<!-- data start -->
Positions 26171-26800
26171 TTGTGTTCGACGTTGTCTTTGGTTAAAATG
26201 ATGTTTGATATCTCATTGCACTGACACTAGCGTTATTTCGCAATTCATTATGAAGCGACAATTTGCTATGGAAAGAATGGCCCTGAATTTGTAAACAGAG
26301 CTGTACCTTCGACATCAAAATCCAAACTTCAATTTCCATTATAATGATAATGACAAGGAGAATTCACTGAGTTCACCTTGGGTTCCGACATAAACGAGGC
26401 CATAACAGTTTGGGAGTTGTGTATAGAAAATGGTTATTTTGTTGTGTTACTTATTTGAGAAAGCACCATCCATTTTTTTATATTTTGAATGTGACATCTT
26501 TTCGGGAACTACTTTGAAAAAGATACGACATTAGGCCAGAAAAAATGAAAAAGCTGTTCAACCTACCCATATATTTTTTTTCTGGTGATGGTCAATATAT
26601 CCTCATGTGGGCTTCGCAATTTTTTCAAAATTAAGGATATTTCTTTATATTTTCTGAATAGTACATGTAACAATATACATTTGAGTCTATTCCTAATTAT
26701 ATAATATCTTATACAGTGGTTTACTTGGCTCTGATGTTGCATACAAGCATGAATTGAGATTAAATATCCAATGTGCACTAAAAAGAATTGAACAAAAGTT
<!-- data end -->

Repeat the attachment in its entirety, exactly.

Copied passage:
Positions 26171-26800
26171 TTGTGTTCGACGTTGTCTTTGGTTAAAATG
26201 ATGTTTGATATCTCATTGCACTGACACTAGCGTTATTTCGCAATTCATTATGAAGCGACAATTTGCTATGGAAAGAATGGCCCTGAATTTGTAAACAGAG
26301 CTGTACCTTCGACATCAAAATCCAAACTTCAATTTCCATTATAATGATAATGACAAGGAGAATTCACTGAGTTCACCTTGGGTTCCGACATAAACGAGGC
26401 CATAACAGTTTGGGAGTTGTGTATAGAAAATGGTTATTTTGTTGTGTTACTTATTTGAGAAAGCACCATCCATTTTTTTATATTTTGAATGTGACATCTT
26501 TTCGGGAACTACTTTGAAAAAGATACGACATTAGGCCAGAAAAAATGAAAAAGCTGTTCAACCTACCCATATATTTTTTTTCTGGTGATGGTCAATATAT
26601 CCTCATGTGGGCTTCGCAATTTTTTCAAAATTAAGGATATTTCTTTATATTTTCTGAATAGTACATGTAACAATATACATTTGAGTCTATTCCTAATTAT
26701 ATAATATCTTATACAGTGGTTTACTTGGCTCTGATGTTGCATACAAGCATGAATTGAGATTAAATATCCAATGTGCACTAAAAAGAATTGAACAAAAGTT